Wyatt Hardy, PLC

Criminal, Family and Probate Law

Wyatt Hardy, PLC

Criminal, Family and Probate Law


Protecting Clients’ Rights. Working To Solve Problems.

Steps to take if you suspect executor misconduct

On Behalf of | Feb 27, 2024 | Probate

Executors bear the weighty responsibility of protecting an estate and carrying out a will in line with the deceased’s intentions. However, the substantial assets involved in some estates can entice executors into exploiting their position for personal gain. If you are concerned that an executor is neglecting their fiduciary duties, you can file a petition for their removal and replacement.

Signs an executor may be mishandling the estate

Executor misconduct can delay probate administration and leave your loved one’s assets vulnerable. Watch out for the following red flags, which may indicate it’s time for you to act.

  • Fails to notify or communicate with beneficiaries promptly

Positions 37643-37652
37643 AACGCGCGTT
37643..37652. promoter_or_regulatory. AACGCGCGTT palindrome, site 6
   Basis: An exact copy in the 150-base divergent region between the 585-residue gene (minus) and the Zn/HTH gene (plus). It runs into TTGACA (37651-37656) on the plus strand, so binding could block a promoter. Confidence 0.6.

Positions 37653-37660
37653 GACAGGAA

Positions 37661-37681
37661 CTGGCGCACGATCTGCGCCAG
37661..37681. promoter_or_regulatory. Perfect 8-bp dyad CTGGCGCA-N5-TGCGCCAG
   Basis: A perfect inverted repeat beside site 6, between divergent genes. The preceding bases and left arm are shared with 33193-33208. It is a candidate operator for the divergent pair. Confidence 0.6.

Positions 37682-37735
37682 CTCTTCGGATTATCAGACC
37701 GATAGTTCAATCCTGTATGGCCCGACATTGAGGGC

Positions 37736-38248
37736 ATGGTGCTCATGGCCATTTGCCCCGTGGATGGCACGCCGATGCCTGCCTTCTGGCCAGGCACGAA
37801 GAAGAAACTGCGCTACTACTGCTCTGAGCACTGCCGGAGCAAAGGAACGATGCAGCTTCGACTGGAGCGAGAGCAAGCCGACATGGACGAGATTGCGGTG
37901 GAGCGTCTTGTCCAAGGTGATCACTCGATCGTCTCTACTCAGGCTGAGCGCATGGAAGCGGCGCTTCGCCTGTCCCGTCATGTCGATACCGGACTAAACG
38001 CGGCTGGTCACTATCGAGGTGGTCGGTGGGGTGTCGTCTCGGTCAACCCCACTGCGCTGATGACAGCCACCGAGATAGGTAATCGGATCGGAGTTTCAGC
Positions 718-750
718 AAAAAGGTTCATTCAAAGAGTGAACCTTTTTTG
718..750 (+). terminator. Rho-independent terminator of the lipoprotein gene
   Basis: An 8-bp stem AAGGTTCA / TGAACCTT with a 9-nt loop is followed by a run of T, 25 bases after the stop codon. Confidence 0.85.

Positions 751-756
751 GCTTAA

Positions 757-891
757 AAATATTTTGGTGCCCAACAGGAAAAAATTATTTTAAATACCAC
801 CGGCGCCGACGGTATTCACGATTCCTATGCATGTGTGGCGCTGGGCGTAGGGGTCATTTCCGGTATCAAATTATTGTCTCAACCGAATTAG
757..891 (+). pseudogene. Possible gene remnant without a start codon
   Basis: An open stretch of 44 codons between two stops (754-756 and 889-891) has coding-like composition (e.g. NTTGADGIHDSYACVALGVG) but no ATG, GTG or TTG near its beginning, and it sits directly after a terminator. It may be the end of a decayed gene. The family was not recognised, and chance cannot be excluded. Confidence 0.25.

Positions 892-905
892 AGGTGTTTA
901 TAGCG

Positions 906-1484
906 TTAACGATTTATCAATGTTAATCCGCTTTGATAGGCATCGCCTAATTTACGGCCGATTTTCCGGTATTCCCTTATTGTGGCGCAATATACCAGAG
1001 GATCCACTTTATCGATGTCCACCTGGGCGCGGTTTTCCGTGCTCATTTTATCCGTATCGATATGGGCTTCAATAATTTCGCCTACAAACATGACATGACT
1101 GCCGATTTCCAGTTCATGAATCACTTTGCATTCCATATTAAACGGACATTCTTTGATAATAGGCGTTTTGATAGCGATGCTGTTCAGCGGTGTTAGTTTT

• Does not pay creditors
  • Provides an incomplete or delinquent inventory of assets
  • Cannot account for missing assets
  • Consistently misses crucial deadlines
  • Neglects the terms of the will
  • Unnecessarily withholds inheritance from beneficiaries
  • Sells estate assets for less than their actual value
  • Fails to document transactions and other financial records accurately

Not every executor who fails their role is seeking personal gain. There are executors who miss deadlines or struggle with paperwork because they are overwhelmed by the process or do not fully understand their responsibilities. Regardless, such oversights can significantly delay probate administration and lead to complications.

What you can do

If there are signs that the executor is mishandling the estate, acting promptly to address the situation may prevent more losses. However, it may be smart to discuss your concerns with an attorney first. Rushing to confront the executor or filing a petition without solid preparation could endanger the estate.

The court will only consider removing an executor if there are strong reasons to do so. Mere delays may not be enough, but evidence of serious infractions may compel the judge to grant your request.

Exercising vigilance is just the first step in ensuring the proper management and execution of your loved one’s estate. If you believe the executor is not up to the task, consider consulting an attorney to understand your options.